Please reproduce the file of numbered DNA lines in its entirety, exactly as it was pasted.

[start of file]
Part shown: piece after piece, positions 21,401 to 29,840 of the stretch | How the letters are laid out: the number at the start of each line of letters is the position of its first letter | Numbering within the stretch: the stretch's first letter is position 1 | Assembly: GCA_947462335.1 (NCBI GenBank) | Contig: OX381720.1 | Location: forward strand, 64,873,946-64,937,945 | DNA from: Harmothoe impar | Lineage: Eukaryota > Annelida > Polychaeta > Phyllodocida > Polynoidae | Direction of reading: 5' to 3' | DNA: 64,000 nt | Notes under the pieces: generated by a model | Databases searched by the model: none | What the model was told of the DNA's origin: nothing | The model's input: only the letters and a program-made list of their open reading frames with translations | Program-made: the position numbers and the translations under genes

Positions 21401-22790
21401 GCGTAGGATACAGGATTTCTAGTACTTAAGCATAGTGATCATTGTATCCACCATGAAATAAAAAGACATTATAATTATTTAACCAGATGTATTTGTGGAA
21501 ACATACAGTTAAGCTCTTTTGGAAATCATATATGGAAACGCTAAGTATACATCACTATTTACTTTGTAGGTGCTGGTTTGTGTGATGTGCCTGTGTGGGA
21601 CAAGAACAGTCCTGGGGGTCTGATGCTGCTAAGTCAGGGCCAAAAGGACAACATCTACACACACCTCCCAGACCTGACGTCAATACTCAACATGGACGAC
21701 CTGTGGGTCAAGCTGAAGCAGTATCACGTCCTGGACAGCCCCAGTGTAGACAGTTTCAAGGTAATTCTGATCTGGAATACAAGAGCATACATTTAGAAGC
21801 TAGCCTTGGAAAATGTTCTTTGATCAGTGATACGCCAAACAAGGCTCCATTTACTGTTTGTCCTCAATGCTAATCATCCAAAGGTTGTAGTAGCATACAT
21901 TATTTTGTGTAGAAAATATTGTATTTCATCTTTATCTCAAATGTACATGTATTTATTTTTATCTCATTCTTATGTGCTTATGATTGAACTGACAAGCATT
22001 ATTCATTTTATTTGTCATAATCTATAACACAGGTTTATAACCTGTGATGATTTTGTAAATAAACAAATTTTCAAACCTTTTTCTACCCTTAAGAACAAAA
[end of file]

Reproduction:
Part shown: piece after piece, positions 21,401 to 29,840 of the stretch | How the letters are laid out: the number at the start of each line of letters is the position of its first letter | Numbering within the stretch: the stretch's first letter is position 1 | Assembly: GCA_947462335.1 (NCBI GenBank) | Contig: OX381720.1 | Location: forward strand, 64,873,946-64,937,945 | DNA from: Harmothoe impar | Lineage: Eukaryota > Annelida > Polychaeta > Phyllodocida > Polynoidae | Direction of reading: 5' to 3' | DNA: 64,000 nt | Notes under the pieces: generated by a model | Databases searched by the model: none | What the model was told of the DNA's origin: nothing | The model's input: only the letters and a program-made list of their open reading frames with translations | Program-made: the position numbers and the translations under genes

Positions 21401-22790
21401 GCGTAGGATACAGGATTTCTAGTACTTAAGCATAGTGATCATTGTATCCACCATGAAATAAAAAGACATTATAATTATTTAACCAGATGTATTTGTGGAA
21501 ACATACAGTTAAGCTCTTTTGGAAATCATATATGGAAACGCTAAGTATACATCACTATTTACTTTGTAGGTGCTGGTTTGTGTGATGTGCCTGTGTGGGA
21601 CAAGAACAGTCCTGGGGGTCTGATGCTGCTAAGTCAGGGCCAAAAGGACAACATCTACACACACCTCCCAGACCTGACGTCAATACTCAACATGGACGAC
21701 CTGTGGGTCAAGCTGAAGCAGTATCACGTCCTGGACAGCCCCAGTGTAGACAGTTTCAAGGTAATTCTGATCTGGAATACAAGAGCATACATTTAGAAGC
21801 TAGCCTTGGAAAATGTTCTTTGATCAGTGATACGCCAAACAAGGCTCCATTTACTGTTTGTCCTCAATGCTAATCATCCAAAGGTTGTAGTAGCATACAT
21901 TATTTTGTGTAGAAAATATTGTATTTCATCTTTATCTCAAATGTACATGTATTTATTTTTATCTCATTCTTATGTGCTTATGATTGAACTGACAAGCATT
22001 ATTCATTTTATTTGTCATAATCTATAACACAGGTTTATAACCTGTGATGATTTTGTAAATAAACAAATTTTCAAACCTTTTTCTACCCTTAAGAACAAAA